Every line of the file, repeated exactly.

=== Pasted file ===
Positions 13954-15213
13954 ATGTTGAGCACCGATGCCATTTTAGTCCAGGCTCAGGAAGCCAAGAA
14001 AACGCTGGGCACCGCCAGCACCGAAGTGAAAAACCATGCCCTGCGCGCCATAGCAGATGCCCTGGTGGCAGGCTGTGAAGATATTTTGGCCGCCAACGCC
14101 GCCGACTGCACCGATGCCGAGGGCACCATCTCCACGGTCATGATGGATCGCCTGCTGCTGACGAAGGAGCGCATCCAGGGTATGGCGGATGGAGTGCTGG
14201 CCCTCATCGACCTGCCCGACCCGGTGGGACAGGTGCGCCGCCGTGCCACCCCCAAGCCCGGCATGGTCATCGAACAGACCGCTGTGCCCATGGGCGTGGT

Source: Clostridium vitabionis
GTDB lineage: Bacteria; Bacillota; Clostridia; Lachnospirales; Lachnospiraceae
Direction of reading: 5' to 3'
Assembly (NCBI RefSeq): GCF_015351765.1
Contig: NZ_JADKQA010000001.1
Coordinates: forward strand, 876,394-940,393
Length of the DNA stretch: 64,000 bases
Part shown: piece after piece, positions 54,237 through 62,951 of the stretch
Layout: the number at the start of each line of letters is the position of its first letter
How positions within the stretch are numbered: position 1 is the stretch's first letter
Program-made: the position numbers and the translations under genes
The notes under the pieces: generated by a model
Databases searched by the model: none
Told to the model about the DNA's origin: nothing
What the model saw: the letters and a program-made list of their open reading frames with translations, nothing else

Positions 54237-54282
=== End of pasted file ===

Positions 13954-15213
13954 ATGTTGAGCACCGATGCCATTTTAGTCCAGGCTCAGGAAGCCAAGAA
14001 AACGCTGGGCACCGCCAGCACCGAAGTGAAAAACCATGCCCTGCGCGCCATAGCAGATGCCCTGGTGGCAGGCTGTGAAGATATTTTGGCCGCCAACGCC
14101 GCCGACTGCACCGATGCCGAGGGCACCATCTCCACGGTCATGATGGATCGCCTGCTGCTGACGAAGGAGCGCATCCAGGGTATGGCGGATGGAGTGCTGG
14201 CCCTCATCGACCTGCCCGACCCGGTGGGACAGGTGCGCCGCCGTGCCACCCCCAAGCCCGGCATGGTCATCGAACAGACCGCTGTGCCCATGGGCGTGGT

Source: Clostridium vitabionis
GTDB lineage: Bacteria; Bacillota; Clostridia; Lachnospirales; Lachnospiraceae
Direction of reading: 5' to 3'
Assembly (NCBI RefSeq): GCF_015351765.1
Contig: NZ_JADKQA010000001.1
Coordinates: forward strand, 876,394-940,393
Length of the DNA stretch: 64,000 bases
Part shown: piece after piece, positions 54,237 through 62,951 of the stretch
Layout: the number at the start of each line of letters is the position of its first letter
How positions within the stretch are numbered: position 1 is the stretch's first letter
Program-made: the position numbers and the translations under genes
The notes under the pieces: generated by a model
Databases searched by the model: none
Told to the model about the DNA's origin: nothing
What the model saw: the letters and a program-made list of their open reading frames with translations, nothing else

Positions 54237-54282